# What is the Purpose of Torque?

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• as2528
In summary: It is just a mathematically efficient convention to represent torque and other angular quantities like that.
as2528
TL;DR Summary
Why is torque perpendicular to force and radius?
From what I understand about torque, it is basically the power of the force to cause a change in an object's rotational motion. It is easier to cause this change when the force is applied further from the point of rotation than closer, which is why it is difficult to open a door by pressing a millimeter from the hinges, but much easier by pushing on the door a meter from the hinges.

However, I do not understand why the torque is the cross product of the force and radius. If I use a wrench and push on it, why is torque perpendicular to the force? I thought it would be in the same direction as the force. But it is perpendicular which seems to be counterintutitive as neither the force, the radius, or the change in angular motion is involved in that direction. What is torque meant to calculate then, and how does it make sense?

as2528 said:
From what I understand about torque, it is basically the power of the force to cause a change in an object's rotational motion.
Force is the rate of transfer of linear momentum.
Torque is the rate of transfer of angular momentum.

Note that angular momentum doesn't imply that something is rotating.

as2528 said:
However, I do not understand why the torque is the cross product of the force and radius.
It's just a mathematically efficient convention to represent torque and other angular quantities like that.

mathguy_1995, cancerman1, davyzhu and 3 others
as2528 said:
why is torque perpendicular to the force?

Have you tried to make a wrench and bolt rotate by pushing the wrench towards the pivot point of the bolt? :)

as2528 and topsquark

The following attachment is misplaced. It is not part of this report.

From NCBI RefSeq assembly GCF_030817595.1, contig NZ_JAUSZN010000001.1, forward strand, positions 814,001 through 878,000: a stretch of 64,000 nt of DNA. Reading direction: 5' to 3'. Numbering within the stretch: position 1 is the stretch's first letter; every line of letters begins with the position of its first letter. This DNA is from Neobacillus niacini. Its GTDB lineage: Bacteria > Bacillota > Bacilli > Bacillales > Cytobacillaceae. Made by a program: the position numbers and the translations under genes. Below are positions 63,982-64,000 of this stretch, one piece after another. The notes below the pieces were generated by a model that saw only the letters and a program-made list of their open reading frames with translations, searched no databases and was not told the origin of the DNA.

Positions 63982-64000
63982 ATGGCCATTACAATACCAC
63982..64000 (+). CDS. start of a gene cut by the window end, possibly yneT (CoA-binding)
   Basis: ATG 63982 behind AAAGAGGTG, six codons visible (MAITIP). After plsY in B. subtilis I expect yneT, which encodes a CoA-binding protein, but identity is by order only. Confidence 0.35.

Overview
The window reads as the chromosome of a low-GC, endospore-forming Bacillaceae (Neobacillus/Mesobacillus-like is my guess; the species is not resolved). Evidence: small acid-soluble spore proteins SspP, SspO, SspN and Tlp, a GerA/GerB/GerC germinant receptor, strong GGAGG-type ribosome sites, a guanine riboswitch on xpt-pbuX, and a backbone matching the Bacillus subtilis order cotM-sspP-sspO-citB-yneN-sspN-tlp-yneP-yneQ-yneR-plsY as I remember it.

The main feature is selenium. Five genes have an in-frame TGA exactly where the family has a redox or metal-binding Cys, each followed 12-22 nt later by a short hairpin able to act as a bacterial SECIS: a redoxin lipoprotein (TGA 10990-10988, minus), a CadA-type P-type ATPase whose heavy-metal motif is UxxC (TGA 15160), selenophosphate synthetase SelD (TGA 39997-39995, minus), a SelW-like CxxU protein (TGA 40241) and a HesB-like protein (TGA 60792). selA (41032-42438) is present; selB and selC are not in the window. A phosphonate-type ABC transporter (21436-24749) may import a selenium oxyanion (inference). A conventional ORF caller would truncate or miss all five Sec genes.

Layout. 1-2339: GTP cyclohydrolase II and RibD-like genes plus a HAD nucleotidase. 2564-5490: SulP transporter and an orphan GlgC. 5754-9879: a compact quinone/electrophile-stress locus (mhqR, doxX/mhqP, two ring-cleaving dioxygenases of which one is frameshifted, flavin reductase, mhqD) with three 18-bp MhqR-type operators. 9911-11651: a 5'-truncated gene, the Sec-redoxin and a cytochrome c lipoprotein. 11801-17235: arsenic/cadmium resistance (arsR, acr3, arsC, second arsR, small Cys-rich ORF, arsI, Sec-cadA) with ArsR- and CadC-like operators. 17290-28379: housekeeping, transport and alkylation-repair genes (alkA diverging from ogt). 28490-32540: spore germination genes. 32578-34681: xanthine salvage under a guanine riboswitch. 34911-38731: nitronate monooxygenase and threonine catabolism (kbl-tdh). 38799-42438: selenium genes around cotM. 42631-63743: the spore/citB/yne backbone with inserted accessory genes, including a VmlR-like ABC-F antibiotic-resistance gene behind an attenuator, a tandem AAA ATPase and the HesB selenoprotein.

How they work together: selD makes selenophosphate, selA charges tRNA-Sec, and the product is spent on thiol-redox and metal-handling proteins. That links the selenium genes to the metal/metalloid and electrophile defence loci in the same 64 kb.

as2528 said:
why is torque perpendicular to the force?
malawi_glenn said:
Have you tried to make a wrench and bolt rotate by pushing the wrench towards the pivot point of the bolt? :)
@as2528 is asking why torque is perpendicular to the force, not why you need a force component perpendicular to radius in order to produce torque.

as2528 and topsquark
Think of a torsion spring....like a spring of a mousetrap. the trap is set by bending the ends of the springs in opposite directions and perpendicular to the axis of the spring. Then along the axis of the spring potential energy is stored in the form of the spring twisted...or torsion.

Last edited:
as2528 said:
TL;DR Summary: Why is torque perpendicular to force and radius?

But it is perpendicular which seems to be counterintutitive as neither the force, the radius, or the change in angular motion is involved in that direction. What is torque meant to calculate then, and how does it make sense?
The vector representing torque c is parallel to the rotation axis (if the force b was free to move).

Furthermore, its direction indicates in what direction it would rotate (if the force b was free to move).

Finally, its length - as always - represents its magnitude.

https://en.wikipedia.org/wiki/Cross_product#Definition said:
The cross product a × b is defined as a vector c that is perpendicular (orthogonal) to both a and b, with a direction given by the right-hand rule and a magnitude equal to the area of the parallelogram that the vectors span.

This way, you can add (vectorially) the different torques in a model and get the resultant torque which will be parallel to the resultant rotation axis, indicating its magnitude and rotation direction. Multiple combinations of different force and position vectors could represent that resultant torque.

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